The success of the 3D versions of Avatar and now Alice can have only whet the appetite of major TV set manufacturers as they ready a push into a new, untapped home market.
Panasonic begins selling a new series of 3D-enabled HDTVs at Best Buy this Wednesday. According to the Wall St Journal and other reports, the company will discount its 3D TVs as much as 50% in the US compared to Japanese pricing in order to rack up big sales quickly.
Analyst firm DisplaySearch forecasts 3D-ready TVs will grow from 0.2 million units in 2009 to 64 million units in 2018, with the first hurdle already gained: the tech specs for the Blu-ray 3D spec was recently completed.
Progress means different things to different groups in the industry, of course. Take TV set manufacturers. Sure, over the years better technology raises all their boats, but if you make widgets for a living you face a mean reality since technical and manufacturing improvements wipe out any differences among competing products. Thus the flip side of easier and cheaper production consists of living with ever thinning profit margins.
According to industry researcher DisplaySearch average selling prices for TVs in 2009 were expected to fall for the first time since the flat panel TV transition began.
So while the changeover to a new technology standard can be hazardous, it can also raise your bottom line. Building and selling 3D parallels what HDTV gear did for the industry: give reasons to raise money, invest in factories and marketing, all to slake the tech needs of a new batch of consumers who want the some of the buzz that they’ve felt from the latest and greatest movies.
So while we’re only on the cusp of the changeover to 3D in the home, expect to still hear plenty of noise about the technology over the coming months from Panasonic, Sony, Samsung, et.al. Scoring top position early on can be crucial to owning a sector of the market. Or at least that’s what tech companies have come to believe.
Here’s a quick look at some of the most recent news:
PCWorld reports that Sony will begin selling 3D TVs in Japan on June 10 and worldwide at about the same time. A PlayStation 3 firmware upgrade, meanwhile, will add 3D support to that platform.
The Financial Times describes as “ambitious” Sony’s stated target of selling 2.5 million 3D televisions in nine months starting from that June launch. This indicates how important 3D will be to the company’s bottom line, says FT.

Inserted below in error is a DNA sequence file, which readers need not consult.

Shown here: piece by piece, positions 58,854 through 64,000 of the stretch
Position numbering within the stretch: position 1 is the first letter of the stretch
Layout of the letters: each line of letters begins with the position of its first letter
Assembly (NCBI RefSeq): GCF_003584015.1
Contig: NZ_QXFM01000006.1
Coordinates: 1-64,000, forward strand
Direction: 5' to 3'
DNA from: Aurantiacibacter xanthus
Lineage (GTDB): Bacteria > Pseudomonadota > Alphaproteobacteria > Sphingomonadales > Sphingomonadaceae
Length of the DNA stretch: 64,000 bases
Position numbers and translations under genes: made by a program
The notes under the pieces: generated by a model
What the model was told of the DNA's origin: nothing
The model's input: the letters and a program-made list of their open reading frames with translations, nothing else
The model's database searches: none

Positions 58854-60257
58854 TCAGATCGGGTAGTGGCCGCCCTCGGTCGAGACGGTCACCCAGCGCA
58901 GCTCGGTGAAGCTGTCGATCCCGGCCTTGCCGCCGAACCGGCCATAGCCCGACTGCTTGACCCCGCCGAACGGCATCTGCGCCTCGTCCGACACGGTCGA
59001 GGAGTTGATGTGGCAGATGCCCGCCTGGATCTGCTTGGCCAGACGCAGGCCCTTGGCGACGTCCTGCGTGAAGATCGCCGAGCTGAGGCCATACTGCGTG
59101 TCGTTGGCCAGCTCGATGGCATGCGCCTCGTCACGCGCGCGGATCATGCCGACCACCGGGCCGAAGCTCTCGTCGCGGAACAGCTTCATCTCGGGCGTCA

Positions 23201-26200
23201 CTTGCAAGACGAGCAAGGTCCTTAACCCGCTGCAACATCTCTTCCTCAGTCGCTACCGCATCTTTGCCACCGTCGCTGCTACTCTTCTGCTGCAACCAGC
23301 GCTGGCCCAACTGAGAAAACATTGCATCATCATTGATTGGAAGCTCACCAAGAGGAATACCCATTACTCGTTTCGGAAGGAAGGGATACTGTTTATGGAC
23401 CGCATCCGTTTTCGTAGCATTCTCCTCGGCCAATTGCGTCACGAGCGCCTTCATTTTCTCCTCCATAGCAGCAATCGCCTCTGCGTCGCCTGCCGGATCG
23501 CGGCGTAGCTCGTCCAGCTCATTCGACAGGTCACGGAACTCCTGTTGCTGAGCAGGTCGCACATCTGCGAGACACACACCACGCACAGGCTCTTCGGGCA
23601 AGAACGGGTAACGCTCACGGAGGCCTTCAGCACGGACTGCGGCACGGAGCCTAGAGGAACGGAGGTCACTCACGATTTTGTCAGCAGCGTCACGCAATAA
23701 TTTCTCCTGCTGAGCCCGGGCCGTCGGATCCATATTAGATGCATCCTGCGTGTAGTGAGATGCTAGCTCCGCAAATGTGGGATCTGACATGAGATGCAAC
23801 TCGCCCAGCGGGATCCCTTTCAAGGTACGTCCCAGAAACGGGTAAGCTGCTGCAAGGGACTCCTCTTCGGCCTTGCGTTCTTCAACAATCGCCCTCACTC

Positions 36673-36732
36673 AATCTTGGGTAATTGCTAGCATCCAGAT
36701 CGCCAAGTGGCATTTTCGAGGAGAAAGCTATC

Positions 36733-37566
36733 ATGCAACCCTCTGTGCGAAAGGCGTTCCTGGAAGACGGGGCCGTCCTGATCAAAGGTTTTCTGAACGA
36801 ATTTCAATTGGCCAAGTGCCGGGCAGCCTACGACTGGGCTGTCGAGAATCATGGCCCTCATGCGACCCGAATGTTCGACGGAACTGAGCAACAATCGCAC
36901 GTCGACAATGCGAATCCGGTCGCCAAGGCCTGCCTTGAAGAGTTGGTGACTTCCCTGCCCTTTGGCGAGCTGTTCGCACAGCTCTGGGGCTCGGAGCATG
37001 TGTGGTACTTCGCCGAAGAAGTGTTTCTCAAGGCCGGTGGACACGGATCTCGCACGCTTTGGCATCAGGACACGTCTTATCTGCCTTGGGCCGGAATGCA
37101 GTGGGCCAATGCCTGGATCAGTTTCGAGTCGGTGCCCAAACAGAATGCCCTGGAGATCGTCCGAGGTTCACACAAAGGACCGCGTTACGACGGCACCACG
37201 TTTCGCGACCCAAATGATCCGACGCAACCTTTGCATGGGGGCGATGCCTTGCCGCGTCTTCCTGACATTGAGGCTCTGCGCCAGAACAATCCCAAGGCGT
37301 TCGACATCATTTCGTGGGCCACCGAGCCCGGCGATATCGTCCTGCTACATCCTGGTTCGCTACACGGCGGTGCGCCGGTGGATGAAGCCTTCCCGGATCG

Sony’s Mr. Ishida said they aren’t concerned by Panasonic’s head start since there is still so little 3D content available.
Jumping out quickly with new product, however, could backfire, as some standards—such as fully interchangeable 3D glasses among the various makes of 3D TVs, haven’t been set. “For the 3D TV industry, if you want fast adoption, or a nice, seamless, easy consumer experience, you want to work as hard as possible to make sure that everybody’s glasses can be used at a friend’s house,” says DisplaySearch TV analyst Paul Gagnon.
ESPN’s Innovation Lab at Walt Disney World Resort in Orlando, will be its hub for developing 3D technology. ESPN launches its 3D channel this summer to cover the World Cup. Sony and CBS opened a 3D research center and screening facility in Las Vegas at MGM Grand Hotel & Casino to focus on “consumer perceptions toward 3D programming”, as well as ways to deliver 3D content in and outside the home.
Ending on a more cynical note is Peter Bart in his Variety article Movie biz doing the splits. Bart sees an ever-widening gap between tentpole pics like Avatar and other expensive 3D productions—which continue to suck up more and more of the money that’s out there–and smaller, Indie fare ala Hurt Locker, Precious, and An Education, for which money and distribution keep drying up.
Considering how much of New York film and TV production fall under that latter Indie banner, that doesn’t make for a very heartening glimpse of the future, 3D or not.